The sale of a business is typically the single-most significant event in an owner’s business life. As most owners have never sold a business, any apprehension is understandable. If you are contemplating or preparing to sell your company, we believe it’s critical to understand the typical components of a deal so that you will be ready to embark upon this journey.
In this blog series, 10 Major Steps in Selling a Business, we examine the important elements common across most sales in collection agency M&A through a case study of a previous transaction our firm completed. We will call the selling company “Company, Inc.” to preserve confidentiality. This first part of the series explores key steps to take while preparing to sell.
Prepare the Information Memorandum
Sometimes called “the book” or “the memorandum,” this piece describes the selling company so buyer candidates can gain an initial understanding of the opportunity. It can be less than 10 pages or more than 75 pages, though you and your advisor may choose to limit it to just an executive summary with additional information to be provided at a later date to serious buyers only.
For Company, Inc., we prepared a traditional book that included key details about its history, clients, markets, services, management & staff, systems, and financial performance. Most of the client names were omitted to protect confidentiality, with only a few listed by name because they could further a buyer’s interest by knowing their identity. It’s important to note that if the selling company possesses significant client concentration – i.e., over 25% of revenues generated by a single client – then client name(s) should be disclosed. An important part of describing the financial performance is illustrating what the true cash flow of the business would be under new ownership. This is necessary given the perks enjoyed by many owners of mid-market businesses and the one-time or unusual costs that arise and need to be explained. Knowing which obvious and not-so-obvious items that buyers look for is essential to this process.
Determine Which Buyers to Approach and How to Approach Them
While you are preparing to sell and gathering your information, you’ll also need to determine who you will approach from the vast universe of potential buyers. Depending on the size of the company, you might approach large industry buyers, high net worth individuals, financial buyers, or perhaps buyers from related industries. Engaging an M&A advisor that specializes in your industry can give you an advantage, as it helps you select the right buyer candidates. A knowledgeable advisor will also help determine which industry buyers to include in the sale process. They may also conduct additional buyer research, which should be done in any case.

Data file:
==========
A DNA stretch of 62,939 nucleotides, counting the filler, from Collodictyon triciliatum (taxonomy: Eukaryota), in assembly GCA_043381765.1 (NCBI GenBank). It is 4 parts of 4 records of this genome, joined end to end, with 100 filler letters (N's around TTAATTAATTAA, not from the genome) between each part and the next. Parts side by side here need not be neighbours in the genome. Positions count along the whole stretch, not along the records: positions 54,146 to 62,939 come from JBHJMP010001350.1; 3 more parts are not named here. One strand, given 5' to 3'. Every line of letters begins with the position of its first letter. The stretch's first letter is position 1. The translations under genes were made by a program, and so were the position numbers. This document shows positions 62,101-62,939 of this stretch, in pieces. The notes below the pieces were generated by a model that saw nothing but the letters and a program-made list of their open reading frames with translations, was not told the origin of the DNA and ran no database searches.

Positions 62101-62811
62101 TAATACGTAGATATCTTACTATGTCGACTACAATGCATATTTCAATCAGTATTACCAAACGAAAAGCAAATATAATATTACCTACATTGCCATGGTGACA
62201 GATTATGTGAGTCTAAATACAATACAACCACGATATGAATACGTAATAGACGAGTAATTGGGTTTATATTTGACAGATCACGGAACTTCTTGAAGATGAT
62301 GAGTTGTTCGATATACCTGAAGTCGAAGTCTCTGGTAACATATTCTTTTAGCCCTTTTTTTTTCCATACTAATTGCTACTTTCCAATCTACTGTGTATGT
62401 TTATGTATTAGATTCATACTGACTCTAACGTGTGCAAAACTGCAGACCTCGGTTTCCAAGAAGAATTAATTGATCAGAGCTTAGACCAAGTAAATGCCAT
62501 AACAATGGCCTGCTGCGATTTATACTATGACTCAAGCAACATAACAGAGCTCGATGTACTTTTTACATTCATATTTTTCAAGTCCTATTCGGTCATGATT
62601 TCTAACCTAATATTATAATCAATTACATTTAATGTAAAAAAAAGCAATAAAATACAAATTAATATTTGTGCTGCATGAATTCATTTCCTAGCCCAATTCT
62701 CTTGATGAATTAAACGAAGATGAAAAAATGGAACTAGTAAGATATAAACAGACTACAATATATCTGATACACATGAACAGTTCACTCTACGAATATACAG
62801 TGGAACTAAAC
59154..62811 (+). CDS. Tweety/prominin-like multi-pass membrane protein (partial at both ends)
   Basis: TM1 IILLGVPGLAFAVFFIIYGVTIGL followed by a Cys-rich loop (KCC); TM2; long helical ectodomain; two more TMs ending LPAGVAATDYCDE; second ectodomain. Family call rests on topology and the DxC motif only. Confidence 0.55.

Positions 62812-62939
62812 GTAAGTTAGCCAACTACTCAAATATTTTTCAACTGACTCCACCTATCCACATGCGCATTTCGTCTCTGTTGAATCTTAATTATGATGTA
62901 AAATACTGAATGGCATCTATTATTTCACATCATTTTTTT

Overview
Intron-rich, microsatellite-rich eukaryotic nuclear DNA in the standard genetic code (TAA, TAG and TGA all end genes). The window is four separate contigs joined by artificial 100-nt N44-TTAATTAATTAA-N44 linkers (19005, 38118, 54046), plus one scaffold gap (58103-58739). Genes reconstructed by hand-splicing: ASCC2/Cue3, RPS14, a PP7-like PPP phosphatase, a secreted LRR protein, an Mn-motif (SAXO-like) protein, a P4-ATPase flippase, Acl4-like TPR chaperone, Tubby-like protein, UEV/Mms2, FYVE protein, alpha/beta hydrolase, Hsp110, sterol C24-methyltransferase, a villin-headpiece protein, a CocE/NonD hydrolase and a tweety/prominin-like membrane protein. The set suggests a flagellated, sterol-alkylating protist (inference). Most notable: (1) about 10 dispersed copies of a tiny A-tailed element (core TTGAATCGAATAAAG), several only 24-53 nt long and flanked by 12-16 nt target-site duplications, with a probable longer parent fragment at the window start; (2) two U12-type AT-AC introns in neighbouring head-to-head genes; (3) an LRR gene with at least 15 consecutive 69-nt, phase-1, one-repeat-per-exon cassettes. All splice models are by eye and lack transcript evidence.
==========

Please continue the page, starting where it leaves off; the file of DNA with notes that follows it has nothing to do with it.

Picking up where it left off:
You will also need to determine how to engage the buyers you select. Will you approach just one buyer? This is known as a “negotiated transaction.” Will you meet with a limited pool of buyers? This process is referred to as a “limited auction.” Or will you approach a wider group to ensure maximum exposure? That is a “broad auction.” On occasion, you might receive a completely unsolicited offer from someone who wants to buy your business. We would be remiss if we didn’t mention that in order to maximize your value potential, it is important to maintain a competitive process up until the point in which you are prepared to take your company off the market. While deals can and do get done on a regular basis between a single seller and buyer, sellers will never know if they have maximized their value and preferences in a transaction unless they position themselves to negotiate multiple offers and choose the best one.
For Company, Inc., we approached a moderate sized group of very qualified buyers to create competition. Because of our experience in the industry, we knew who would be interested and why, how they typically structure deals (i.e. cash and other components), how quickly they can close deals, and the resources available to them.
The selling process often lasts four to six months, sometimes shorter, sometimes longer, depending on either side’s focus on the transaction. Fortunately, Kaulkin Ginsberg can help you navigate those choppy waters. We have worked with small, mid-sized, and large privately-owned companies, Fortune 500 corporations, and financial investment firms on their collection agency M&A strategies for thirty years. Whether you’re seeking professional sell-side representation, assistance forming a partnership or joint venture, a transaction assessment, or a valuation, Kaulkin Ginsberg will guide you through the process. For more information, or to schedule a confidential discussion of your business goals, contact us here or at email@example.com.
Stayed tuned for the rest of this 10-part series.